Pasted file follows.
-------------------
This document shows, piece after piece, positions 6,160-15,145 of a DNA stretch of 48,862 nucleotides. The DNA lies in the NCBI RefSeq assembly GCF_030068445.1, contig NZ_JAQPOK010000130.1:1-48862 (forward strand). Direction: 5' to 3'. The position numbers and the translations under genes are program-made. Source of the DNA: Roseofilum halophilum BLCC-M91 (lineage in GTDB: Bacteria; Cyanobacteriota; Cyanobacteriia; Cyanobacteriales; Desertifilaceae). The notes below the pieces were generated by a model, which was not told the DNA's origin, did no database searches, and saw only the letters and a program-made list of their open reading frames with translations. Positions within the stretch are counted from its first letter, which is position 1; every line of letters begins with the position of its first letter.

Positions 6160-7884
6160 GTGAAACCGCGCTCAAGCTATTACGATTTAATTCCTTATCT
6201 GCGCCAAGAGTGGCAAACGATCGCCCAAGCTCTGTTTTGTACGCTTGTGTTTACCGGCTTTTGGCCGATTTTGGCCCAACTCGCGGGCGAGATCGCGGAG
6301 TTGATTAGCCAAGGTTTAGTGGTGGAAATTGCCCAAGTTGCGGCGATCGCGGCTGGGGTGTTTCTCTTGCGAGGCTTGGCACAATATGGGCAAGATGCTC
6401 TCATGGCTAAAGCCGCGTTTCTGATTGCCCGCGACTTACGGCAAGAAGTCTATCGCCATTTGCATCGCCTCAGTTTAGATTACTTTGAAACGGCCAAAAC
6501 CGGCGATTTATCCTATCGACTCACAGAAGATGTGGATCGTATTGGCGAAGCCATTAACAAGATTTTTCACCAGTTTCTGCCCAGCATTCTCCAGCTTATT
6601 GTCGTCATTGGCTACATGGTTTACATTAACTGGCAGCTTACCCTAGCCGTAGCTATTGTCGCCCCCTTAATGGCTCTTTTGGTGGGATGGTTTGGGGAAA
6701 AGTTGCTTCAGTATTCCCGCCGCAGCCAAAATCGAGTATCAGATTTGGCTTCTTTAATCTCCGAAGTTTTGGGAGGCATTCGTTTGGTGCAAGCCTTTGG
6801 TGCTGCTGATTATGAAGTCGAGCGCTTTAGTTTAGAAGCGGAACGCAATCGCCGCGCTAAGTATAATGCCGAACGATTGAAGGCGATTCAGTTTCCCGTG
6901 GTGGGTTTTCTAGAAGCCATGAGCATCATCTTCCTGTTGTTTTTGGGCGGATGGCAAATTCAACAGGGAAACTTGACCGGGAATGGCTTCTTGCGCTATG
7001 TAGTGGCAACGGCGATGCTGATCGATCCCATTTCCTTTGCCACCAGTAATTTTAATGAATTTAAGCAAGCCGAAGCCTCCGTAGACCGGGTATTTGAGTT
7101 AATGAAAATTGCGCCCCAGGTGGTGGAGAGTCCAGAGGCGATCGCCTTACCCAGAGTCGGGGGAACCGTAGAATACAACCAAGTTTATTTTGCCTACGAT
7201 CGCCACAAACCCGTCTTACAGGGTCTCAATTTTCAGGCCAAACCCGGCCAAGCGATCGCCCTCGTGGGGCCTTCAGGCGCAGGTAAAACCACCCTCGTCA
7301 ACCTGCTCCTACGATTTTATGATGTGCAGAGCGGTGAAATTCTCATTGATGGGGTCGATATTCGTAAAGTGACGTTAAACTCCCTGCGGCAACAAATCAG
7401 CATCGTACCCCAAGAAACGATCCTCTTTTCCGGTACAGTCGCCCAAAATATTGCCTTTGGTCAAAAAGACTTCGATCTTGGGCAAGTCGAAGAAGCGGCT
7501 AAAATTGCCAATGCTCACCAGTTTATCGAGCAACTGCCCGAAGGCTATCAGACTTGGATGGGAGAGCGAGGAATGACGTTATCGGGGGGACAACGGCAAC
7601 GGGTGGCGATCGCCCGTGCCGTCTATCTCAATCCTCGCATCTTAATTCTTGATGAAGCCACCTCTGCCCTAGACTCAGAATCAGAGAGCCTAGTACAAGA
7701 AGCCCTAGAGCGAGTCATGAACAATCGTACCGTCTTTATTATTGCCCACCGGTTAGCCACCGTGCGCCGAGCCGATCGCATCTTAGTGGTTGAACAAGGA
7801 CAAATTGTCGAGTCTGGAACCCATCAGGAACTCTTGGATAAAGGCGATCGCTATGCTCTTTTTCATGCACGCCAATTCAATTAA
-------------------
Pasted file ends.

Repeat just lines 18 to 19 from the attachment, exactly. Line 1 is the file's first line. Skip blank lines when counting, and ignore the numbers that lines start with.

7601 GGGTGGCGATCGCCCGTGCCGTCTATCTCAATCCTCGCATCTTAATTCTTGATGAAGCCACCTCTGCCCTAGACTCAGAATCAGAGAGCCTAGTACAAGA
7701 AGCCCTAGAGCGAGTCATGAACAATCGTACCGTCTTTATTATTGCCCACCGGTTAGCCACCGTGCGCCGAGCCGATCGCATCTTAGTGGTTGAACAAGGA